Balance Shaft Gear Failure
As with almost every production V6 engine, the Mercedes M272 requires balance shafts to reduce engine vibration caused by the V6 engine’s inherently unbalanced design. They make V6 engines usable in luxury cars, otherwise, it would feel like driving a tractor down the highway at all times. They also connect to some critical components of the engine, including the timing chain. The chain rides on the teeth of the balance shaft gear, which spins the shaft within the bottom end of the engine.
Over time, wear or grinding down occurs on the teeth of the balance shaft gear, causing the timing chain to either slip off completely or skip timing. A skipped timing event like that can allow the pistons to make contact with the valves, bending them and potentially causing damage to the pistons and other internal components. That means either a rebuild of the affected cylinder head or, if you were seriously unlucky, a complete engine rebuild.
The good news is that balance shaft failure is a gradual process that typically worsens over thousands of miles. It is very unlikely that the shaft gear fails without you having a clue that it’s on its way out. Engine code and other symptoms often arise far before complete failure occurs. It is also important to note that Mercedes eventually remedied the issue on late model M272 engines.
I won’t go much further into the issue here, as I have already written a full article on M272 balance shaft failure that you can read here if you are looking for more information on the problem.
Intake Manifold Issues
Outside of the balance shaft gear issue, the M272 also suffers from intake manifold issues. In fact, it is widely known in the Merc community that the factory intake manifold design isn’t great, with most M272 owners dealing with the issue over the course of their vehicle’s life.
The problem originates from the design of the M272’s variable-length runner intake manifold. Inside the manifold itself, there is a flap that effectively splits the runners into low-rpm and high-rpm runner lengths that perform better in their respective rev ranges. The first set of runners provides better performance at low engine speeds, then the flap switches over to the second set of runners once a certain rpm is reached which provides better performance at high engine speeds.
The M272 returns oil vapor and other crankcase gases back into the intake manifold through its PCV system, where they are burned off in the combustion chamber. Over time, the oil and other residue can clog the flap, causing the actuators and plastic linkage to break. That prevents the flap from switching between the runners, causing a major decline in performance and typically a P2004 engine code. The problem usually occurs around the 80,000-100,000 mile mark. However, it can happen earlier, as I actually experienced the problem at around 60,000 miles on my mother’s C300.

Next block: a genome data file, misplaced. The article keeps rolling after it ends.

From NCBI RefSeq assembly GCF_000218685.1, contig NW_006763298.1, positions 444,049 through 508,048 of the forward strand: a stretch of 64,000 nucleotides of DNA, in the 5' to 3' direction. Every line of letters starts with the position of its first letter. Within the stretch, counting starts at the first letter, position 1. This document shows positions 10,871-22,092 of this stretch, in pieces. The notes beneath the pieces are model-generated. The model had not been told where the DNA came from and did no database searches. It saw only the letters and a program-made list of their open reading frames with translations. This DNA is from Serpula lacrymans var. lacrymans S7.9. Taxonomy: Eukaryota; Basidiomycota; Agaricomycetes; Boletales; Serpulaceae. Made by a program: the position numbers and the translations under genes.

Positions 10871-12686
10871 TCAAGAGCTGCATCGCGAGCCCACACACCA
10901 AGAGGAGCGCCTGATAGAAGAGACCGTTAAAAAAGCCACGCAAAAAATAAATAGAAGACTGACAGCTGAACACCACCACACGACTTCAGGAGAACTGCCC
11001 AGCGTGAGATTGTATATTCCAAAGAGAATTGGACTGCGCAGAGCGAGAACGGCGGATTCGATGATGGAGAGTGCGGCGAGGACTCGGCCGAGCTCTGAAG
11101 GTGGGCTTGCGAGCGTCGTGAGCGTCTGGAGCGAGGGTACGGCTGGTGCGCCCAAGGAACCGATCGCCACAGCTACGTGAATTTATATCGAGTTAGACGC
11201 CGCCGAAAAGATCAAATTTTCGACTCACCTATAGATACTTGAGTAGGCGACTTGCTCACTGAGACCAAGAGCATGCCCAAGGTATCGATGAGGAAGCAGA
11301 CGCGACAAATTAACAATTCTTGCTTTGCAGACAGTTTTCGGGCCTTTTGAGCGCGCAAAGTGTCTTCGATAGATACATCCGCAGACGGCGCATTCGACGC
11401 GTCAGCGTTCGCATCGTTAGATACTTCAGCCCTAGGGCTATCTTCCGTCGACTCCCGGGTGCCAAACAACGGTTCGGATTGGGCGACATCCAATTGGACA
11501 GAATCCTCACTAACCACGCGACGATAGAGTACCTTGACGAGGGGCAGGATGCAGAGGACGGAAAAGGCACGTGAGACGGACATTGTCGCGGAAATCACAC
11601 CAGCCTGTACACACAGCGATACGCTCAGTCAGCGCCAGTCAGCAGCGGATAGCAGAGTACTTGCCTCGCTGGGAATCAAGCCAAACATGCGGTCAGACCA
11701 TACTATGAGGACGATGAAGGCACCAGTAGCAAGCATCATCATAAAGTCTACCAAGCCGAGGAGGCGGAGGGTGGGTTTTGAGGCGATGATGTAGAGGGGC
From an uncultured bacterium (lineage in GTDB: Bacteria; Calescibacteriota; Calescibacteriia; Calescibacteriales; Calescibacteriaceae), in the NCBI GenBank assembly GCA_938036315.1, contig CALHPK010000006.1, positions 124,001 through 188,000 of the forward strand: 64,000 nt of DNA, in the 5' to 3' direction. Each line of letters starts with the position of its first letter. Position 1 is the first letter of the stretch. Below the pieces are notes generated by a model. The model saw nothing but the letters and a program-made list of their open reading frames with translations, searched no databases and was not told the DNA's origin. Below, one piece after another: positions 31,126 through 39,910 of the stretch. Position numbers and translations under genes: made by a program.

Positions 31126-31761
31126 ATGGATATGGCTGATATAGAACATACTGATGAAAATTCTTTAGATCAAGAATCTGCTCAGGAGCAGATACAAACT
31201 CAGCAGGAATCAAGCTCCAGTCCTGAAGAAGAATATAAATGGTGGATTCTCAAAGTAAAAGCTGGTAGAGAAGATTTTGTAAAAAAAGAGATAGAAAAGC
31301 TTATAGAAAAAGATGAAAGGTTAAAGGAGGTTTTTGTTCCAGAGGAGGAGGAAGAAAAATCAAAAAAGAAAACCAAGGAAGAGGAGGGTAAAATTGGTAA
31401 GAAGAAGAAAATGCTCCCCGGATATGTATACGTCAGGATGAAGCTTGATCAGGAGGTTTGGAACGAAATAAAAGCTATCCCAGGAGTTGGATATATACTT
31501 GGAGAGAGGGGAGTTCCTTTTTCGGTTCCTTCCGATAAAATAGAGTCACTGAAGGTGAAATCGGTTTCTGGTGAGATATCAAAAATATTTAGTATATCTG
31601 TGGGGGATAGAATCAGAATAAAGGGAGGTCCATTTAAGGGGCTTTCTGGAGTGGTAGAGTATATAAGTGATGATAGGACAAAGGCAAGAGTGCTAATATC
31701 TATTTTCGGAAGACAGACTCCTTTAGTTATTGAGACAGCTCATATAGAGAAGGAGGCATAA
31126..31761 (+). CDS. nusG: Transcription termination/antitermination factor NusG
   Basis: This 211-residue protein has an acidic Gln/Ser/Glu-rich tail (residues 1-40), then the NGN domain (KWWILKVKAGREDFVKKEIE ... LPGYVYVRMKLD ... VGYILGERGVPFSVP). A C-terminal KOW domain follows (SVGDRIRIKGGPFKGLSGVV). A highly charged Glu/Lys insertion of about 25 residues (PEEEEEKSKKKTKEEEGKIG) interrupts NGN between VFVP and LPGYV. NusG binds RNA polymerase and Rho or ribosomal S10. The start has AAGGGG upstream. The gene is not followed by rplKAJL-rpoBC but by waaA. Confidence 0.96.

While there are repair kits available to fix the issue, the best course of action is to replace the faulty manifold with the newer, redesigned manifold. I ended up replacing my mom’s faulty manifold with an aftermarket Pierburg manifold and the problem hasn’t returned 30,000 miles later.
Camshaft Position Sensor Failure
The M272 is also known to have issues with its camshaft position sensors. The engine has four dedicated sensors for each camshaft and all of them are equally likely to fail or present issues. It is important to fix the issue as CPSs play a pretty important role in engine function. Basically, they are magnetic devices with a solenoid that gather information about each camshaft’s speed and report it back to the ECU. The ECU uses that info to calculate engine timing and fuel injection.
A failing camshaft position sensor always triggers a check engine light, with the most common ones being P0011, P0012, and P0014. Other common symptoms include frequent stalling, rough idle, random rpm drops, poor gas mileage, a significant loss in performance, and weak engine responsiveness. If you don’t replace the cam position sensor quickly, your car might not even start.
The good news is that replacing a cam position sensor on the M272 is pretty inexpensive and straightforward. You don’t have to remove any auxiliary engine components if the faulty sensor is on the passenger bank. The sensors on the driver’s side are a bit harder to access, as you have to remove the power steering pump. With that being said, the sensors themselves are only around $25 and it only takes around 25-30 minutes of work if you are handy with a wrench. I’ll link a video below that shows the process of replacing the sensor.
- Upgraded Camshafts
It’s no secret that the M272 is not a very modifiable engine. A lot of that boils down to the fact that it is a relatively complicated naturally aspirated engine which is never a very good recipe for modifiability. However, there are a few worthwhile modifications that you can do to an M272 engine that will yield some moderate power gains. It’s just important to remember that you won’t be gaining heaps of power like you would on a turbocharged engine.
- 15-30+whp gains